The Case for Dumping the Electoral College
Illustration by João Fazenda

In 1961, Estes Kefauver, the crusading Democratic senator from Tennessee, denounced the Electoral College as “a loaded pistol pointed at our system of government.” Its continued existence, he said, as he opened hearings on election reform, created “a game of Russian roulette” because, at some point, the antidemocratic distortions of the College could threaten the country’s integrity. Judging from Twitter’s obsessions, at least, that hour may be approaching. The polls indicate that Donald Trump is likely to win fewer votes nationally than Joe Biden this fall, just as he won fewer than Hillary Clinton, in 2016. Yet Trump may still win reëlection, since the Electoral College favors voters in small and rural states over those in large and urban ones. Last week, a new book by Bob Woodward revealed how Trump lied, in the early weeks of the pandemic, about the severity of the coronavirus, even though that put American lives at risk; the thought that a reëlected Trump might feel triumphantly af­firmed in such mendacity is terrifying. But criticizing the Electoral College simply because it has given us our Trump problem would be misguided. His Presidency, and the chance that it will recur despite his persistent unpopularity, reflects a deeper malignancy in our Constitution, one that looks increas­ingly unsustainable.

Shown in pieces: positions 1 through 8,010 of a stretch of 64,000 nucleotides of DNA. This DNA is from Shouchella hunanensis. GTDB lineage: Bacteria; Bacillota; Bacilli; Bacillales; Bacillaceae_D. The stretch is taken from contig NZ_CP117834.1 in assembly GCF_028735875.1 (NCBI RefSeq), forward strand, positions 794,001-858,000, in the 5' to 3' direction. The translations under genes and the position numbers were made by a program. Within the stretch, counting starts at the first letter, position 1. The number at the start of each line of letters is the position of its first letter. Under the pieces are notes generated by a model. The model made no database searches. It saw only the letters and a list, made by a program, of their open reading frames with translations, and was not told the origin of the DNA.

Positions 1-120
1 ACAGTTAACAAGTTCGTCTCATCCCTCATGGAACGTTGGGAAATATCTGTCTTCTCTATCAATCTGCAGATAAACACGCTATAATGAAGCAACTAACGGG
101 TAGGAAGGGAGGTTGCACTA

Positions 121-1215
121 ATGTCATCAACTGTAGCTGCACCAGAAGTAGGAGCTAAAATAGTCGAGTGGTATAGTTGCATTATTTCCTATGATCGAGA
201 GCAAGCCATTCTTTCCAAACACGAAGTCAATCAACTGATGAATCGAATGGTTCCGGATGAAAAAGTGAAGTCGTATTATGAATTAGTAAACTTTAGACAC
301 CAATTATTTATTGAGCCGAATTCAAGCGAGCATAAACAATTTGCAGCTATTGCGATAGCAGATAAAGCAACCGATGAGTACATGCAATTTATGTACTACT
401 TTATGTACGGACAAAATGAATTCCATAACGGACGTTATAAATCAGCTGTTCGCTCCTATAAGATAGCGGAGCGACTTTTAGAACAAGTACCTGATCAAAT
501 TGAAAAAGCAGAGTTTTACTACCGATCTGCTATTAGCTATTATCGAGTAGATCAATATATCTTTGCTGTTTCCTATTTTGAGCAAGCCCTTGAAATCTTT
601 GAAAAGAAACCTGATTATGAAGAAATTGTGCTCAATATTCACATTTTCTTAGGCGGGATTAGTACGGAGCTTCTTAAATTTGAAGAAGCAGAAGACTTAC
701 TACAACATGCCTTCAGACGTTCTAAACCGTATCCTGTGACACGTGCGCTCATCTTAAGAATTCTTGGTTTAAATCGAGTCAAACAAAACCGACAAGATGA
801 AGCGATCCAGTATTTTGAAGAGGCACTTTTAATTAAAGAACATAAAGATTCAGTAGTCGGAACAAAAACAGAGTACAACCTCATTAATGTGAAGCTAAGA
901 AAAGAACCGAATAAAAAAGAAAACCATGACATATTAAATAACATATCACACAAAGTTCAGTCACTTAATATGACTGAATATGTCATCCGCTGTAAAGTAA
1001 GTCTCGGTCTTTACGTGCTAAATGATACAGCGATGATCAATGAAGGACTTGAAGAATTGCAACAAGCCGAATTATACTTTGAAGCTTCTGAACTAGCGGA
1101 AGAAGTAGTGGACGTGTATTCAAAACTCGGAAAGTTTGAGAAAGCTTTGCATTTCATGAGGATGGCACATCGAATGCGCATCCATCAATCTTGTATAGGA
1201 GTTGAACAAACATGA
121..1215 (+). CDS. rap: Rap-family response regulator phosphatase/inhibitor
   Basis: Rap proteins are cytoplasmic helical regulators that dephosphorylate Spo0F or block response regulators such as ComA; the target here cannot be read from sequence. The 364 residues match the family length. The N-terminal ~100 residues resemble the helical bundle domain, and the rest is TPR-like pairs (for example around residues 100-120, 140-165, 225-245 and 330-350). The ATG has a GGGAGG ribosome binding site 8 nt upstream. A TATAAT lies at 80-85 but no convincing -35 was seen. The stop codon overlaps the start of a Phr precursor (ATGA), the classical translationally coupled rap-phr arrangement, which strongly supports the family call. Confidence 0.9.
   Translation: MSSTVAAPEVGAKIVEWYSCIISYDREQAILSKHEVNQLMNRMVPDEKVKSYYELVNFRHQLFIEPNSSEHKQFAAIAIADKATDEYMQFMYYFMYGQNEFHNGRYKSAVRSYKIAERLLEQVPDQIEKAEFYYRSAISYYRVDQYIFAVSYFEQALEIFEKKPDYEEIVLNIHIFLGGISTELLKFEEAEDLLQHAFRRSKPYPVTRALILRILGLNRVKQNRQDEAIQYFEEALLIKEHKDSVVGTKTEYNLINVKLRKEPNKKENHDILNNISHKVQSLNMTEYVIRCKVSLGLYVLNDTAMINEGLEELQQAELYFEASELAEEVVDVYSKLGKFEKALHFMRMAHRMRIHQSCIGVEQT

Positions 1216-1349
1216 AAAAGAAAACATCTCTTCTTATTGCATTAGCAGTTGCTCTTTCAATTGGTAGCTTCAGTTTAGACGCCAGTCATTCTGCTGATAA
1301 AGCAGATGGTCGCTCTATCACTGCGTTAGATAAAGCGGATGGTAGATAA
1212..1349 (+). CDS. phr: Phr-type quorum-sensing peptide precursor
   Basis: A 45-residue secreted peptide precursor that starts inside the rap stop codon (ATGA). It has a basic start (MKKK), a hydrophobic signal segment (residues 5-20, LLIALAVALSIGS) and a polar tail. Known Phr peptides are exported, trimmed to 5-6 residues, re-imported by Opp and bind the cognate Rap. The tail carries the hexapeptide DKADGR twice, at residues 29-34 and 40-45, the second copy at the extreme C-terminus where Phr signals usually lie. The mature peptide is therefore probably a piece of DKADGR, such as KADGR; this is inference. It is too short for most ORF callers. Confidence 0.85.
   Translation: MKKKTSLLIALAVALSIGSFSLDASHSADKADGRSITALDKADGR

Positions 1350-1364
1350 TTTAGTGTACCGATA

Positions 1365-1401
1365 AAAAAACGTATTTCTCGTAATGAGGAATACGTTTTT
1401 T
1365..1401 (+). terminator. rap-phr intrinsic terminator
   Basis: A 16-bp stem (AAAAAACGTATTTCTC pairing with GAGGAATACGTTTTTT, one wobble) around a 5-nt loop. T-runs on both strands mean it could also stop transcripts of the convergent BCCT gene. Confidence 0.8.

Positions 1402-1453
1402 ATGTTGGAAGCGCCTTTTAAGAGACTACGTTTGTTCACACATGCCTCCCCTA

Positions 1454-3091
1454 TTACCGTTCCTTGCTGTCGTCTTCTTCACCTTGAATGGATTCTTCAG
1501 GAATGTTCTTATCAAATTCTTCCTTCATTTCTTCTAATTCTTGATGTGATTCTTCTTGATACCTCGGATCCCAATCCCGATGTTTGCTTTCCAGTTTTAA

James Madison, who helped conceive the Electoral College at the Constitutional Convention, of 1787, later admitted that delegates had written the rules while impaired by “the hurry­ing influence produced by fatigue and impatience.” The system is so buggy that, between 1800 and 2016, according to Alexander Keyssar, a rigorous historian of the institution, members of Congress introduced more than eight hundred constitutional amendments to fix its technical problems or to abolish it altogether. In much of the postwar era, strong majorities of Americans have favored dumping the College and adopting a direct national election for President. After Kefauver’s hearings, during the civil-rights era, this idea gained momentum until, in 1969, the House of Representatives passed a constitutional amendment to establish a national popular vote for the White House. President Richard Nixon called it “a thoroughly acceptable reform,” but a filibuster backed by segregationist Southerners in the Senate killed it.

That defeat reflects the centrality of race and racism in any convincing explanation of the Electoral College’s staying power. In the antebellum period, the College assured that slave power shaped Presidential elections, because of the notorious three-fifths compromise, which increased the electoral clout of slave states. Today, it effectively dilutes the votes of African-Americans, Latinos, and Asian-Americans, because they live disproportionately in populous states, which have less power in the College per capita. This year, heavily white Wyoming will cast three electoral votes, or about one per every hundred and ninety thousand residents; diverse California will cast fifty-five votes, or one per seven hundred and fifteen thousand people.